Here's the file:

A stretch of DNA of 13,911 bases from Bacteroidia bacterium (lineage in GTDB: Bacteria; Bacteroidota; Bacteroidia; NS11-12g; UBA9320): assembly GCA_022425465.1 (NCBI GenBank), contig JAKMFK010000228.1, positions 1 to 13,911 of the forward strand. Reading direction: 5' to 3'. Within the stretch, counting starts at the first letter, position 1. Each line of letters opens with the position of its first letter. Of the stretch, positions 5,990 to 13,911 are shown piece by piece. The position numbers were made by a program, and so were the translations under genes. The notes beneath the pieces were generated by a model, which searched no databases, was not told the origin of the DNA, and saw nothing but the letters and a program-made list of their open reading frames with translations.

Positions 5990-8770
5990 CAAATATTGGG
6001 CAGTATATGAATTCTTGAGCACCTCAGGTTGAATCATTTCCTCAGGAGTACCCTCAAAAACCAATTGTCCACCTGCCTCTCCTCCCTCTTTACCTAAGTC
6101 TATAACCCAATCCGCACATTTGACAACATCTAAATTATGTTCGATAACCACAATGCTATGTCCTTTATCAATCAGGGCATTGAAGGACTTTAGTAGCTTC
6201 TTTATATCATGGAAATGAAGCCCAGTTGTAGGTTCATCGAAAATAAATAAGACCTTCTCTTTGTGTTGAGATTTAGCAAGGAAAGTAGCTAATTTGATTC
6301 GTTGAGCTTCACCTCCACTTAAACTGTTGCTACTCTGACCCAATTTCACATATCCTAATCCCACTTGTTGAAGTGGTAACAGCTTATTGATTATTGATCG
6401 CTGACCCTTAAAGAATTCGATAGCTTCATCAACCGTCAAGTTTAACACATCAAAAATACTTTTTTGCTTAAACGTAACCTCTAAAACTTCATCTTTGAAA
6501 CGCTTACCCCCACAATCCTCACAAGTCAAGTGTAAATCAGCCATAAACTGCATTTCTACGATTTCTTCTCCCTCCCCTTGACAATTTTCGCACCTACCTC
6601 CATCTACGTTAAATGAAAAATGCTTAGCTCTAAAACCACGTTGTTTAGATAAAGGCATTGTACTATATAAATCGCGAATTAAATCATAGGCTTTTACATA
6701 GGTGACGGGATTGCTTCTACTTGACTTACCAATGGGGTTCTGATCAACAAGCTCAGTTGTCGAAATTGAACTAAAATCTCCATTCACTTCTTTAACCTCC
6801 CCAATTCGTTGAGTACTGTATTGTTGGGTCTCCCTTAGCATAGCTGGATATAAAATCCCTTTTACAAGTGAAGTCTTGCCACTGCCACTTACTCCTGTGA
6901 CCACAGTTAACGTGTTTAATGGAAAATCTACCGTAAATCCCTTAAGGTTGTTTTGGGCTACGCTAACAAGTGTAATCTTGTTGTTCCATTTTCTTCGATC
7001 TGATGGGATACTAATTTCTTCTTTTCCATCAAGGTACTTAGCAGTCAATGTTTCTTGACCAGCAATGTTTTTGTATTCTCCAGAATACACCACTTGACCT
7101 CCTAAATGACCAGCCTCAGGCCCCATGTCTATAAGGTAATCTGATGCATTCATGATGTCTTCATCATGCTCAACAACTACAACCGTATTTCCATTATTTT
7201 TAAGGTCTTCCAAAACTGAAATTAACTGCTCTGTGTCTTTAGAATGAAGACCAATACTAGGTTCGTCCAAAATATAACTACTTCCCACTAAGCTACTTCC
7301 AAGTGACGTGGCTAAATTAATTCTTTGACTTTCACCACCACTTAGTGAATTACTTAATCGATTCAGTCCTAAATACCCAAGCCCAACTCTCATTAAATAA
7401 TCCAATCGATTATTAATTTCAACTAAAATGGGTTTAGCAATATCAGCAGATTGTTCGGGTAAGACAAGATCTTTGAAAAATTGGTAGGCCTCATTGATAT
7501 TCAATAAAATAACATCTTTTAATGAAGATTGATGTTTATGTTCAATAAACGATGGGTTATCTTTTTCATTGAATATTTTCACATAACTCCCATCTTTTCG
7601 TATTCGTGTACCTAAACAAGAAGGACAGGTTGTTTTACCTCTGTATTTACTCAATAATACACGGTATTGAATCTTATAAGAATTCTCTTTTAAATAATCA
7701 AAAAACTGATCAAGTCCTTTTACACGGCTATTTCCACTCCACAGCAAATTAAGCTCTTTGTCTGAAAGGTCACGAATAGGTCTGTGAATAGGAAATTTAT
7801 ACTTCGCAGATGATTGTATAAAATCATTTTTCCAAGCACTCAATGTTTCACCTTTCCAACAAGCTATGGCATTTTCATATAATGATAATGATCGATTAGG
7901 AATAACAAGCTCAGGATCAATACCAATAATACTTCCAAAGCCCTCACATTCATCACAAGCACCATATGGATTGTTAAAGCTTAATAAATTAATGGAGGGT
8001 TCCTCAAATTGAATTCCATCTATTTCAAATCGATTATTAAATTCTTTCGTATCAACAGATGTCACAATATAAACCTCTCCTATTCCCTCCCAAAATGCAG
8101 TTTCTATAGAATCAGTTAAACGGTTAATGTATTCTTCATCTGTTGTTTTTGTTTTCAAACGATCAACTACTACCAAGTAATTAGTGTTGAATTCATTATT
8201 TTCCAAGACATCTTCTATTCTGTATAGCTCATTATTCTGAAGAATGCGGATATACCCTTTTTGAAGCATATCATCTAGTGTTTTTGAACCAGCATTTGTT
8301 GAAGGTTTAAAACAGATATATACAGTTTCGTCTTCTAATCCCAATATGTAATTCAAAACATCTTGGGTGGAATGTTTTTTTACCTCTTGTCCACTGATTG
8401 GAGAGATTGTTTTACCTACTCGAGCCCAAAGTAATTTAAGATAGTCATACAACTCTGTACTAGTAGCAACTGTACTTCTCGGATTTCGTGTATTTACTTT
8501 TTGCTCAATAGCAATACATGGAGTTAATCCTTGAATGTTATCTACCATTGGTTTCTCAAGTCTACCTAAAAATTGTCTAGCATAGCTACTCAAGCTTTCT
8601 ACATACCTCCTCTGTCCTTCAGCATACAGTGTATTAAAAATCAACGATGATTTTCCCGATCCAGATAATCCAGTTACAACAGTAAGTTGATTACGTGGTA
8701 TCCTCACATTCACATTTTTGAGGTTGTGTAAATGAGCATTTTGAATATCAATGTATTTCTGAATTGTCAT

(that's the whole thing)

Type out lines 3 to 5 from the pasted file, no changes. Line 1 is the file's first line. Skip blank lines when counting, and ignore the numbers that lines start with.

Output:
5990 CAAATATTGGG
6001 CAGTATATGAATTCTTGAGCACCTCAGGTTGAATCATTTCCTCAGGAGTACCCTCAAAAACCAATTGTCCACCTGCCTCTCCTCCCTCTTTACCTAAGTC
6101 TATAACCCAATCCGCACATTTGACAACATCTAAATTATGTTCGATAACCACAATGCTATGTCCTTTATCAATCAGGGCATTGAAGGACTTTAGTAGCTTC